This is the editor's letter in the current issue of The Week magazine.

It's been six months since Zach got COVID, and he hasn't yet recovered. Zach — a previously fit, healthy 33-year-old attorney who's the son of two good friends — was never admitted to a hospital, because of an acute shortage of ICU beds. But over two months of coronavirus hell, he developed pneumonia, struggled for breath, coughed constantly, shivered under three blankets, and barely slept or ate. His chest felt like it was on fire. "There wasn't an inch of my body (truly) that wasn't in excruciating pain," he recounted in a Facebook post last week. Despite sophisticated medical care and an endless battery of tests, his chest still aches, he's breathless after a short walk, and he's too weak to work. Zach is one of a largely invisible legion of "long-haulers" — COVID survivors who continue to suffer a host of mystifying maladies. Studies suggest that about three-quarters of those who get very sick remain ill for months. No one knows if and when long-haulers will return to their pre-COVID selves. "For now, this is my normal," Zach said.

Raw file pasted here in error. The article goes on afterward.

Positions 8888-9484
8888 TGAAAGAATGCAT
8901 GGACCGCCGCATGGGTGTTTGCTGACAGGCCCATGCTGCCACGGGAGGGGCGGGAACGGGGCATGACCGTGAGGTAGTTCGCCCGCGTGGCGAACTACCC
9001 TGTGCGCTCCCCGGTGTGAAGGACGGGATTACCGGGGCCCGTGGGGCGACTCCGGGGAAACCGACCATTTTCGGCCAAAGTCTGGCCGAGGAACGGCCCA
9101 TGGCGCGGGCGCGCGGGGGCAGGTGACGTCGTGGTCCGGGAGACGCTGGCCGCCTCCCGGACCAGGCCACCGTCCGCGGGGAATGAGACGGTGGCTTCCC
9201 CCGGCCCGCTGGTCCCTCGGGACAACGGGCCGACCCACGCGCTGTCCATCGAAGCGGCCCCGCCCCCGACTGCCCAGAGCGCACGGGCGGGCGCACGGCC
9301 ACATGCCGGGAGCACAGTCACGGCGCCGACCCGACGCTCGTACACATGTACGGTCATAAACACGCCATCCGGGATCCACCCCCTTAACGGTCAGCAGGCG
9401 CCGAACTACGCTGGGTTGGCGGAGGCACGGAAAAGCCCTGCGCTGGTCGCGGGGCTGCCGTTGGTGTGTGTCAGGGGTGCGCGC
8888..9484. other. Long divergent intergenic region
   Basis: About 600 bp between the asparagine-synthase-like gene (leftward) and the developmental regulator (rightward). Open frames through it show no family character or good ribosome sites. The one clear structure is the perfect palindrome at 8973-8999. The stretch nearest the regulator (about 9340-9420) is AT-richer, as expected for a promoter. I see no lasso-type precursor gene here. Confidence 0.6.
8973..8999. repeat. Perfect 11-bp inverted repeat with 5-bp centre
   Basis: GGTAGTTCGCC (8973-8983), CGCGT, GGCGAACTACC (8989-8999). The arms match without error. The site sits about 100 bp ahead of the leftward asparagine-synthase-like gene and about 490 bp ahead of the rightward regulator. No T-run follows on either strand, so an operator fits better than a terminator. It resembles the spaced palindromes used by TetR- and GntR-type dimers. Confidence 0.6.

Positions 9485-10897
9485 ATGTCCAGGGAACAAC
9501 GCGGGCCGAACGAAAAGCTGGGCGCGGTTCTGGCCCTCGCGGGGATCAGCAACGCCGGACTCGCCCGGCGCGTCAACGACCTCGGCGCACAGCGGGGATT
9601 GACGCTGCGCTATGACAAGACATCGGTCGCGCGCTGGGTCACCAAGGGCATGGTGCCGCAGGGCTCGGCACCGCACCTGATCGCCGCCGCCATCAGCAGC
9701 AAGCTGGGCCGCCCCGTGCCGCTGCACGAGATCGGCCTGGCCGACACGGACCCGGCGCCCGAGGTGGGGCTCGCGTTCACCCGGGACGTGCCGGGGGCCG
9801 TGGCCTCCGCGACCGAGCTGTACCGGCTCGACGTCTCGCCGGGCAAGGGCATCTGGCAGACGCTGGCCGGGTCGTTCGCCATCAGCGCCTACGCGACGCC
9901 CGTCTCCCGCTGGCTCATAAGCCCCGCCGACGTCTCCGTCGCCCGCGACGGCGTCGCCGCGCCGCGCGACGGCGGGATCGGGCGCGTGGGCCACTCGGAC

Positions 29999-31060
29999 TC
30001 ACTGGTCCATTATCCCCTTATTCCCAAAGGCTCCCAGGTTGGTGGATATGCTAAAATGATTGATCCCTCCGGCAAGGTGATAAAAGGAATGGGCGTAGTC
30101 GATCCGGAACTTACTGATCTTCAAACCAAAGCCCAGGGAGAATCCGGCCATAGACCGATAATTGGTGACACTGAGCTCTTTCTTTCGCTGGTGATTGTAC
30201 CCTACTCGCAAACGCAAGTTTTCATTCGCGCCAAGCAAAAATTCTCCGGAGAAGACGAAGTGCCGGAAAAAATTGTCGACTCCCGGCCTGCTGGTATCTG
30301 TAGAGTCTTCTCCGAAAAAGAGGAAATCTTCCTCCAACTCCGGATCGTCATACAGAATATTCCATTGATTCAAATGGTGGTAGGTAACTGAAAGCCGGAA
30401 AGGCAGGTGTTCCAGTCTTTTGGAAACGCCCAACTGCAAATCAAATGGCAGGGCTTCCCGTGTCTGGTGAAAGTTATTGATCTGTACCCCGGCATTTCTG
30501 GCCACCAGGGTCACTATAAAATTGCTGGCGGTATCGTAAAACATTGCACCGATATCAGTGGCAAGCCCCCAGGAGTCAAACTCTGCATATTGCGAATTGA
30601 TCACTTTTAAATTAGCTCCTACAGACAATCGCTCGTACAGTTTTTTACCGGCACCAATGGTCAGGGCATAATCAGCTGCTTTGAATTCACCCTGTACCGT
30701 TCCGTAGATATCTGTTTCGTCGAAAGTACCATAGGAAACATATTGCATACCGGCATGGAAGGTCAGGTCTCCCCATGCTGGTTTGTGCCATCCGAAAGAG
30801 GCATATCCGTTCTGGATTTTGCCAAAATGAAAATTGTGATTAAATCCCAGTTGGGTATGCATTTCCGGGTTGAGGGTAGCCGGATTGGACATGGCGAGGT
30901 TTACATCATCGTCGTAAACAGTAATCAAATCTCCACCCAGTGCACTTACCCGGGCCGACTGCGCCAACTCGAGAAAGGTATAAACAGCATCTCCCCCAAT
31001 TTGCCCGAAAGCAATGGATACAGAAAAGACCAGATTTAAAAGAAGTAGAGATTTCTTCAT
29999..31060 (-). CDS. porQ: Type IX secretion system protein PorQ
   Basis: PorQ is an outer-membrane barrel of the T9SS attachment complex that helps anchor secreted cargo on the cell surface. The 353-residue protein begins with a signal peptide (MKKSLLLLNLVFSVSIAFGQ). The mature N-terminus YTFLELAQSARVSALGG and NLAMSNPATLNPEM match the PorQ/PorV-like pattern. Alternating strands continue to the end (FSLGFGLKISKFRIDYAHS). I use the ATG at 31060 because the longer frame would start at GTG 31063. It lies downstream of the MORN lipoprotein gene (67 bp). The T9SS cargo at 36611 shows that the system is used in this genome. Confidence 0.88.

Whenever I see people blithely congregating without masks or social distancing, I think of Zach and a young member of The Week's staff who is also a long-hauler. Many younger Americans falsely assume that because most of the people COVID kills are over 70, they are safe. In reality, the coronavirus makes some younger people very sick for reasons no one fully understands; COVID roulette is a high-risk game. Long-haulers like Zach would tell you that this nasty virus is not "a little flu," and that you don't want it inside your body, attacking cells in your blood vessels, lungs, heart, and even brain. President Trump would have told you that, too, if you were speaking to him privately. The virus is "easily transmissible" and "a killer," Trump told Bob Woodard back in April. "This rips you apart." That's no lie.